This is the story that has been repeated over and over again in the last ten years. The ruling class (for they still hold economic power and to a certain extent control some of the levers of political power), have launched one counter-revolutionary attempt after another. The guarimba counter-revolutionary riots, the recall referendum, the riots over the non-renewal of the licence to RCTV, the counter-revolutionary so-called “student movement”, countless provocations on the border with Colombia, the assassination of peasant and other revolutionary activists, paramilitary plots, etc. On every single occasion the masses have responded and smashed the counter-revolution. But, also, in every single case, the victory of the masses has not been used to deal a decisive blow against the oligarchy, but has been watered down by the reformists within the movement.
A few years after the coup, Chavez, basing himself on his own experience, stated explicitly that the aims of the Bolivarian revolution could only be achieved through socialism. He could not be more right. The whole experience of the Bolivarian revolution since 1998 shows precisely this: without breaking decisively the resistance of the ruling class, not even the most basic national democratic tasks can be achieved, never mind about socialist tasks which are inextricably linked to those.
Ten years after the coup, the revolution has many gains to show in its balance-sheet, in the fields of education, healthcare, literacy, etc. However, the oligarchy still controls the banking system, the food distribution chain, key sectors of the economy, the largest and most productive landed estates… To put it bluntly, capitalism still exists in Venezuela, and the capitalists are engaged in a relentless campaign of economic sabotage and a permanent investment strike. They are using their economic power in order to prevent the fulfilment of the democratically expressed will of the majority.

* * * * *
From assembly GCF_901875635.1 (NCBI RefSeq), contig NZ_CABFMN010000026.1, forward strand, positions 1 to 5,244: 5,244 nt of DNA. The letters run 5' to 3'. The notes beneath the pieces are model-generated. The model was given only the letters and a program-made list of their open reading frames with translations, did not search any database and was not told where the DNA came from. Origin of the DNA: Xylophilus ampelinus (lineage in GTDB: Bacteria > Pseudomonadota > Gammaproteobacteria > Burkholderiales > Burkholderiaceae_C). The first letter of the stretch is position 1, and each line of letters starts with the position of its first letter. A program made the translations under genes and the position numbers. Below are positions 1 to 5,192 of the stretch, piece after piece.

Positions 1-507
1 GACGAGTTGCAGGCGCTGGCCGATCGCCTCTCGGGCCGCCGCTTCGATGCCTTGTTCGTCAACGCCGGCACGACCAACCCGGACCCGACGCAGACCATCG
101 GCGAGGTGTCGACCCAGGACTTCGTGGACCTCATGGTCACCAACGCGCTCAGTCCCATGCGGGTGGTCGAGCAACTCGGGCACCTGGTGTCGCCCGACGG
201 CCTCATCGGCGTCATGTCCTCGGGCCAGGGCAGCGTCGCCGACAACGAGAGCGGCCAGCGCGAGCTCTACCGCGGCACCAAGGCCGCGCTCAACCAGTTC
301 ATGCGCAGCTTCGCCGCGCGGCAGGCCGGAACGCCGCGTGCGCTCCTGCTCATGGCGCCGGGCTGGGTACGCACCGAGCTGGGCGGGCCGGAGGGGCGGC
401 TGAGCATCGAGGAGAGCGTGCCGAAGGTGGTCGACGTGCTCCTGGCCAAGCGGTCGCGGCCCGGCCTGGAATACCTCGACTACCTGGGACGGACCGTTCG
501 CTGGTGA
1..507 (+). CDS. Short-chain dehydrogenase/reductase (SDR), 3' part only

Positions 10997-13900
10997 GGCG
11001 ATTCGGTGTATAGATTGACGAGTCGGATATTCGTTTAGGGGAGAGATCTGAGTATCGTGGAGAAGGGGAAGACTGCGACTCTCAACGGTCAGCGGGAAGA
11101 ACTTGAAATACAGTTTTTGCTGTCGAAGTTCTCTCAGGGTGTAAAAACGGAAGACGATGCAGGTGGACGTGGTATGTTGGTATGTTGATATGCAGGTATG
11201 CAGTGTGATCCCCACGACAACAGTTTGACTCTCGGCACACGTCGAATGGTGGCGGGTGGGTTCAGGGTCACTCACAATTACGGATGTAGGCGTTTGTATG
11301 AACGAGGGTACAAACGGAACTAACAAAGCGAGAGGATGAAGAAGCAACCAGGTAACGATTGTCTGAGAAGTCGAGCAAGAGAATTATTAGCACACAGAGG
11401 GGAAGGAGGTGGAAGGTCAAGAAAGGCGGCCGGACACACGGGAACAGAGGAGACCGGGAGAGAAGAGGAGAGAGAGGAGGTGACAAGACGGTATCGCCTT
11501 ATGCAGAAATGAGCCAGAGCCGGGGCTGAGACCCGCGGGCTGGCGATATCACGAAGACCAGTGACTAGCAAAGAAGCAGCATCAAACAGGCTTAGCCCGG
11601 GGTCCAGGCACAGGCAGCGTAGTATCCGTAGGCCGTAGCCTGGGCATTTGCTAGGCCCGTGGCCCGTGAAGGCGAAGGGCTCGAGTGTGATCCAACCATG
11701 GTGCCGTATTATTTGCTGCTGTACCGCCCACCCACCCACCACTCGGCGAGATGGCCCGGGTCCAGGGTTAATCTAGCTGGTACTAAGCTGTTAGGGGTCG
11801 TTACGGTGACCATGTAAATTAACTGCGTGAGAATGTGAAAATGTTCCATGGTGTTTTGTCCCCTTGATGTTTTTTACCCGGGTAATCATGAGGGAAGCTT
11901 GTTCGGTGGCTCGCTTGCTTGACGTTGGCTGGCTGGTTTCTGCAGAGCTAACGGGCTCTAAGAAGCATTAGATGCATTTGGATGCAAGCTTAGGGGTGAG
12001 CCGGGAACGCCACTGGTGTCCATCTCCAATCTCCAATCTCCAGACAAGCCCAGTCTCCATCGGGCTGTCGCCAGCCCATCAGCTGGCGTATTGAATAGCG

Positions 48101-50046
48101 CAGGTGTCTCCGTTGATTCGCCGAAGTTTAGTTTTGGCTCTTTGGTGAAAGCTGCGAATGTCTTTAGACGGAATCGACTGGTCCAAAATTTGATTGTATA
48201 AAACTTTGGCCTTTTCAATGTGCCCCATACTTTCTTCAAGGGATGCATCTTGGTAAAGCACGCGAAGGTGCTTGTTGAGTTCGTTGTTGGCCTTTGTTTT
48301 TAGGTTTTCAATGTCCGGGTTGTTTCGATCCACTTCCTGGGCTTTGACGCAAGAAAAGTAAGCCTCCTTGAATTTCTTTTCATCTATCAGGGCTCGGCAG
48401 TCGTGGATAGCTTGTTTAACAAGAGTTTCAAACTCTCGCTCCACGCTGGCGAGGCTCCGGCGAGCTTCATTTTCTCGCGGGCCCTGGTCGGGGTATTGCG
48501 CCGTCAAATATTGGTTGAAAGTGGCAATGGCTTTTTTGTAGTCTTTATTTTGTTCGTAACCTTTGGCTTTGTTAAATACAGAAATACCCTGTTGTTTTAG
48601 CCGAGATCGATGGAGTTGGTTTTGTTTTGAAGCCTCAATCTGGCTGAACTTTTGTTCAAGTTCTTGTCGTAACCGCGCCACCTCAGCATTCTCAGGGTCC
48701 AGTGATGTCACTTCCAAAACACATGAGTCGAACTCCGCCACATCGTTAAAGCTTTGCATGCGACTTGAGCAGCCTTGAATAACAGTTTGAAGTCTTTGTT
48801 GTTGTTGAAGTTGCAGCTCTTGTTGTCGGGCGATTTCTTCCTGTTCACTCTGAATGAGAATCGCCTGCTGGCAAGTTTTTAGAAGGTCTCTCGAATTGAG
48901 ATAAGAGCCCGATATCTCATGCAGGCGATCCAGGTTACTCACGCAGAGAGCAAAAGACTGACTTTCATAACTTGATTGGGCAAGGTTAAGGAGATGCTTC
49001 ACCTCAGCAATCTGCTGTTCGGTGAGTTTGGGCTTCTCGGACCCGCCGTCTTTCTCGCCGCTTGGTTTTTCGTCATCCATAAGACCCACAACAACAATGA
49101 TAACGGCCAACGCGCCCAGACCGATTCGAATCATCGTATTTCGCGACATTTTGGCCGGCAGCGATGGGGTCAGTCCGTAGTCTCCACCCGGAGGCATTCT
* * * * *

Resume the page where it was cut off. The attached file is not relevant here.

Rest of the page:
The counter-revolutionary conspiracy has not ceased. A few weeks ago president Chavez revealed that he had information of an opposition plan not to recognize the validity of the October presidential elections (which the opposition is likely to lose), organise rioting and create the conditions for foreign intervention. He added that he had information of banks and companies, both foreign and national, which were involved in this plot and threatened to nationalize them using legal means included in the Constitution. This is absolutely correct. However, one should not wait until they attempt yet another coup before nationalising them, but rather take pre-emptive action.
Impunity of the coup plotters is a major issue in Venezuela for many revolutionary activists. Very few of the main actors of the coup have been brought to justice. Some of them, like Pedro Carmona, are enjoying a golden exile in Bogotá or Miami. Others, like some Metropolitan Police officers, have been found guilty but given early release from jail. The majority are free, have never been tried and make up the backbone of the opposition parties. The current candidate of the oligarchy in the forthcoming presidential elections, Capriles Radonsky, was part of the coup when he personally led the illegal assault on the Cuban embassy (a violation of diplomatic territory).
The Supreme Court of Justice ruled that there had been no coup but a “vacuum of power” which was filled by Pedro Carmona and the rest of the coup plotters. When State Attorney Danilo Anderson finally opened an enquiry into the coup and started investigating in 2004, he was killed with a car bomb.
The best way in which we can commemorate the peoples’ victory against the coup in 2002 is by drawing all the necessary lessons from it. The Bolivarian revolution cannot be completed unless the power of the oligarchy, which they use to prevent the democratic will of the people, is destroyed. Socialism means the collective ownership of the means of production, banks and the land, to be democratically planned in the interests of the majority of the people. There is nothing more reasonable and democratic than that.
In Venezuela, this could be carried out in a simple and fair way: get the list of those who attended the swearing in of Pedro Carmona when he did away with all democratic laws and guarantees and expropriate their property, banks, landed estates, companies, industries, all of it.
There is only one force in Venezuelan society that can achieve this, the same force which defeated the oligarchy twice in 2002 and in many occasions since: the working class at the head of the revolutionary people.
All power to the working people!
Expropriate the conspirators!
Forward to socialism!